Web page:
This WWII weapons bunker has a new mission: Sheltering a scientist’s insect collection

A man opens a large metal door in a dark bunker
U.S. Geological Survey biologist Jared Heath opens the massive steel doors of a former World War II munitions bunker at the decommissioned El Toro Marine Corp Air Station in Irvine recently. The bunker is used to store an important collection of invertebrates.
(Brian van der Brug / Los Angeles Times)

A World War II-era weapons bunker in Irvine has a new mission — sheltering preserved insect specimens.

When a collection of bugs floating in specimen bottles outgrew his laboratory, Robert Fisher moved them into an abandoned weapons bunker at the former El Toro Marine Corps Air Station in Irvine.

Now, the fortification protects 6,000 invertebrates suspended in ethanol alcohol. Fisher, a research biologist with the U.S. Geological Survey, began collecting the specimens 25 years ago, when far fewer wild populations in California were in danger of extinction.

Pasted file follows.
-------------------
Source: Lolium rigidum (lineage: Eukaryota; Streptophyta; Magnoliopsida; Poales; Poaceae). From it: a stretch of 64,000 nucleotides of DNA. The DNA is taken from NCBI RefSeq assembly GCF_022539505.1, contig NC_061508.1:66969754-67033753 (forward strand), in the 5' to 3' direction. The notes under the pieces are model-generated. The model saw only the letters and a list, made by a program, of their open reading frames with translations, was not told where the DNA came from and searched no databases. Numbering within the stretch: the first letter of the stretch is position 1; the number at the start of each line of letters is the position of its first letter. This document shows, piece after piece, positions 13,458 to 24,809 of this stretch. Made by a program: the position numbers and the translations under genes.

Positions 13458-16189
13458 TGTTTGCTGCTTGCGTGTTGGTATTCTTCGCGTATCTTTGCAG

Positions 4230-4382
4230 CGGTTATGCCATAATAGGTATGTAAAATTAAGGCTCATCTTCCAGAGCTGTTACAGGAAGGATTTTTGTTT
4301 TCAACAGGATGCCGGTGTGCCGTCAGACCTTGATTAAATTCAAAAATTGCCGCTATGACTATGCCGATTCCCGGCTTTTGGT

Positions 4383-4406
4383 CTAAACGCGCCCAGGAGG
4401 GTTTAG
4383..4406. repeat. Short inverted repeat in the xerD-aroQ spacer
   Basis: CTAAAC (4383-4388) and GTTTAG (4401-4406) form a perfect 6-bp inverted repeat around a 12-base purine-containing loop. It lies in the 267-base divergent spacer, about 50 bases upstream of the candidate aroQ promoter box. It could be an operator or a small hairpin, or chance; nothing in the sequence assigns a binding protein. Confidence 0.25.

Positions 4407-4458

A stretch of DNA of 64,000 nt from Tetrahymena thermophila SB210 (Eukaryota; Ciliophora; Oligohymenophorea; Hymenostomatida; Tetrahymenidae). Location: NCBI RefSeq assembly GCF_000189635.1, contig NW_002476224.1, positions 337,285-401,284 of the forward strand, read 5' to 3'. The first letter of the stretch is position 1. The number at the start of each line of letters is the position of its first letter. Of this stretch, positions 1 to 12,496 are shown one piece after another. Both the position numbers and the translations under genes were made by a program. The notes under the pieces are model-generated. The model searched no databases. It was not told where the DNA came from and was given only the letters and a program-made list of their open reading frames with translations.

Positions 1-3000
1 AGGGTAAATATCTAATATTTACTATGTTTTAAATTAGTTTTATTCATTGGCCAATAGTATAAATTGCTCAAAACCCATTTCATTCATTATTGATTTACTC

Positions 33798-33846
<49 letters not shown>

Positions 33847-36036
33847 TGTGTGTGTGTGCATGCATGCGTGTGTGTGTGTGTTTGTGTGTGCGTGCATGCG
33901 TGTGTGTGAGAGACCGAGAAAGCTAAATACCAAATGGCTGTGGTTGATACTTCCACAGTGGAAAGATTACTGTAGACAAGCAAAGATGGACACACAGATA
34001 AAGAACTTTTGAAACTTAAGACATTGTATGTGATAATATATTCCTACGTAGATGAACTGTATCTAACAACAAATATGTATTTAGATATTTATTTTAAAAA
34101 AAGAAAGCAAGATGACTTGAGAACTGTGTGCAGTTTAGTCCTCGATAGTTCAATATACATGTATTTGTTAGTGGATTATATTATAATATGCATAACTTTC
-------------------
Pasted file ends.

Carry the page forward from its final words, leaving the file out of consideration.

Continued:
A man unlocks the doors of a concrete and steel WWII munitions bunker
U.S. Geological Survey biologist Jared Heath unlocks the doors of a concrete and steel World War II munitions bunker on the former El Toro Marine Corp Air Station.
(Brian van der Brug / Los Angeles Times)

“For years, I couldn’t find anybody who cared about this stuff,” Fisher said with obvious pleasure as he led a group of visitors into the bunker recently. “That was before DNA barcoding became a popular research technique.”

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Advances in DNA barcoding have made all those soggy centipedes, millipedes, snails, spiders, weevils, earwigs, bees, flies, wasps, beetles and ants very valuable for much more than what meets the eye.